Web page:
If you are reading this and don't completely disagree, try using today not as only a one-and-done, but a catalyst to treating the people in your life with that same kind of purposeful attention on a more regular basis. 

Thank you, mom - for everything.

Thank you, mom - for everything.

Get Comfortable Being Uncomfortable

This will be a strategy for life.

Humans don’t like to sit in discomfort. We get uncomfortable when faced with thoughts, people, events or experiences that make us feel unprepared, unsafe or awkward. This response is built into our brain from the cave man era. Centuries ago when there was a looming shadow in the bushes, humans perceived that unknown shadow as a threat and thus reacted by fighting, flying or fleeing. That automated brain functionality still exists today so naturally our our brain not only triggers a threat response if we see something grey in the shadows (literally) but it also triggers that same response when we encounter ambiguous grey areas (figuratively) in our lives.

In this decade, those ambiguous grey areas can include every day occurrences like working for a new boss, going to an event alone, going on a blind date, public speaking, or starting a new project. Grey areas are also typical with bigger life changes like quitting your job, moving to a new place, starting a business or trying a new career. Any of these scenarios have an element of the unknown and therefore elicit a nervousness within us. Most of us can't even tolerate being uncomfortable for short periods of time.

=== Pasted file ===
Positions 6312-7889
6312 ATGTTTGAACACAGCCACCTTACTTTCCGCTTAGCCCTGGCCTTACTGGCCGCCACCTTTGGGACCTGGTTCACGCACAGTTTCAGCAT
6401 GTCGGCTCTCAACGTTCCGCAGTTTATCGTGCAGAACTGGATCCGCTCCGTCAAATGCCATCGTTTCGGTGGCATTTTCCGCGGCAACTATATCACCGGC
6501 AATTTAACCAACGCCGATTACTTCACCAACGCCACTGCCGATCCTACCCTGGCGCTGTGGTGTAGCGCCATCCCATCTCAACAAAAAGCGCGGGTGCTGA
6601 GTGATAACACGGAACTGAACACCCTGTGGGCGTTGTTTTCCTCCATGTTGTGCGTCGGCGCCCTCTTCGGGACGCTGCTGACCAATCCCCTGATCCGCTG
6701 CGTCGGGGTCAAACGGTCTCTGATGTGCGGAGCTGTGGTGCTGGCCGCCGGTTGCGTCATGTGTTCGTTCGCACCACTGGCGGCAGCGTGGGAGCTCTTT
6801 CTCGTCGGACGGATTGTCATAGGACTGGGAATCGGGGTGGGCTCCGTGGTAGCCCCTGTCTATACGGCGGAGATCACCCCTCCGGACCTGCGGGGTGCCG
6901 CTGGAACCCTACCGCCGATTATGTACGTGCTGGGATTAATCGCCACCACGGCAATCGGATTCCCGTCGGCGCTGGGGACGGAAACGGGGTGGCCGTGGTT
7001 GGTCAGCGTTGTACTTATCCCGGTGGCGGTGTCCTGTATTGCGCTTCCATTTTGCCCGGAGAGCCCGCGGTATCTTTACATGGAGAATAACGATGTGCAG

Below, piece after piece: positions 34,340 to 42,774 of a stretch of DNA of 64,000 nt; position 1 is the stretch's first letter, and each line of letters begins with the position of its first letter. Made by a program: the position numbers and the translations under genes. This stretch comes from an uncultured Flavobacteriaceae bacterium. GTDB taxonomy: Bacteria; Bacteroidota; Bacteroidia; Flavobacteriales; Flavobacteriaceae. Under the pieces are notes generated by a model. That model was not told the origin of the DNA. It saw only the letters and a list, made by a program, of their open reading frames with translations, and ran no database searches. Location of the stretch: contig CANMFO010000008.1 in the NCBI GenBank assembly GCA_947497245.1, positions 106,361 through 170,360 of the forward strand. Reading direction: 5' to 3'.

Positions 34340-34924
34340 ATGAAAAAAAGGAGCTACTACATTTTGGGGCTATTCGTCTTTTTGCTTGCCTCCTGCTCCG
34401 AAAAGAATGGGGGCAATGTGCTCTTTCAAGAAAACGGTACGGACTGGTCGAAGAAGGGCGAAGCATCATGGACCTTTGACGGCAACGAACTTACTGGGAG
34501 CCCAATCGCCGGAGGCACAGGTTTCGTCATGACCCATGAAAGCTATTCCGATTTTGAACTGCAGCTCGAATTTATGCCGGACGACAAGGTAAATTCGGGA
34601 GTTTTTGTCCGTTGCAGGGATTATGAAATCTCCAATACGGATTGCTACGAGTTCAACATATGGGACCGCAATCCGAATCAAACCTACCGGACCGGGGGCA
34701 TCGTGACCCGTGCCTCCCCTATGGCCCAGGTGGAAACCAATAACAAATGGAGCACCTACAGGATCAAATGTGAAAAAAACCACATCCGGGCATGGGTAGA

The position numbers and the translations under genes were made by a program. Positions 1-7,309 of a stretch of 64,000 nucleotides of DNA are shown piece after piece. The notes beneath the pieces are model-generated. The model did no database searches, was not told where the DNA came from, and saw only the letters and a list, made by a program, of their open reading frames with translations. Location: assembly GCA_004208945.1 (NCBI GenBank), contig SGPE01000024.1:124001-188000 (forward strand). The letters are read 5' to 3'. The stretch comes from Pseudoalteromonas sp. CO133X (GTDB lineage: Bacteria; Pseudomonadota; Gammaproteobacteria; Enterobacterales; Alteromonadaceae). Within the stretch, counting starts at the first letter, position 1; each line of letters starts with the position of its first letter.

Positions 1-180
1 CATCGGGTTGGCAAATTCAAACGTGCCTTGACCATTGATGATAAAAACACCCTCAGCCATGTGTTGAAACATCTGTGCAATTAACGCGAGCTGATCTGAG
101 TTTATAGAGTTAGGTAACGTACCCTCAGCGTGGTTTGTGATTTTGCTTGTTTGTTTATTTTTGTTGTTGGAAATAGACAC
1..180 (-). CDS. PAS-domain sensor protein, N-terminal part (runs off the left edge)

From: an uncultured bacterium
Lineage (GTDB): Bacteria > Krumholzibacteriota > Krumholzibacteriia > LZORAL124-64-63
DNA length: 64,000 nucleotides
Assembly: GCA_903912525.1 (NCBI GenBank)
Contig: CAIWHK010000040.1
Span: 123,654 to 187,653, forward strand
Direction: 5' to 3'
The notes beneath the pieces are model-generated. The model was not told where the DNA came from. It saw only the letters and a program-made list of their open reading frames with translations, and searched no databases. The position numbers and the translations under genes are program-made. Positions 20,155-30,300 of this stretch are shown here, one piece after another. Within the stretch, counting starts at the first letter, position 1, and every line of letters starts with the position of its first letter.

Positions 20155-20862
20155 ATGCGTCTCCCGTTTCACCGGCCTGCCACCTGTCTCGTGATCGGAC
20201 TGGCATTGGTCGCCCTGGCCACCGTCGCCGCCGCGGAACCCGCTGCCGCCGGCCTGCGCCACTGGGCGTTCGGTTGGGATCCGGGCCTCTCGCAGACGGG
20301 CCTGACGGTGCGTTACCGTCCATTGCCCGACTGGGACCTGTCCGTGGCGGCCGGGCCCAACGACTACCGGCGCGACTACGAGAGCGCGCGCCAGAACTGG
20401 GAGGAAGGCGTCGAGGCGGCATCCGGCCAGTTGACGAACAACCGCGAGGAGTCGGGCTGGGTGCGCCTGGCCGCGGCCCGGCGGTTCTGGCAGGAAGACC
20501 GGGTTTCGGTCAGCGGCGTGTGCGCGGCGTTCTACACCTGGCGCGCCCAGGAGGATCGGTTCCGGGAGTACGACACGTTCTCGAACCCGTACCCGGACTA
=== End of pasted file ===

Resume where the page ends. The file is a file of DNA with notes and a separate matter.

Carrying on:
Finding ways to deal with discomfort is not a subject overtly taught in schools but is a skill needed to navigate life. So as adults, how do we hack the fear, insecurity, self-doubt and worry that comes up during times of uncertainty? How can we shift our perspective to see uncertainty as an attractive prospect? Since I have been pushing myself out of my zone for the last two years, I have three pieces of advice:

1. Change your mindset.

Certainty is actually a myth. Is there ever really a time when you know exactly how things will unfold? Even with thorough preparation and planning, nothing is guaranteed. Your opinion on change and uncertainty is actually all controlled by the way you choose to see it. We all wear a pair of invisible lenses that filter what happens around us to fit how we want those experiences, people or things to be. So why not use that biological habit to control the way we talk to ourselves about uncertainty? We should be able to explain to ourselves that no matter what uncomfortable situation we are about to enter, we can and will get through it. The message we send to ourselves should be pretty direct so we don’t let our minds spiral into a fear/anxiety speculation-marathon. If not controlled, the 'what ifs' can create serious harm to our sanity and wellbeing. Instead, this flip in mindset can help us foster positive and optimistic feelings about the potential of the unknown and the inevitable learning experience that comes with it.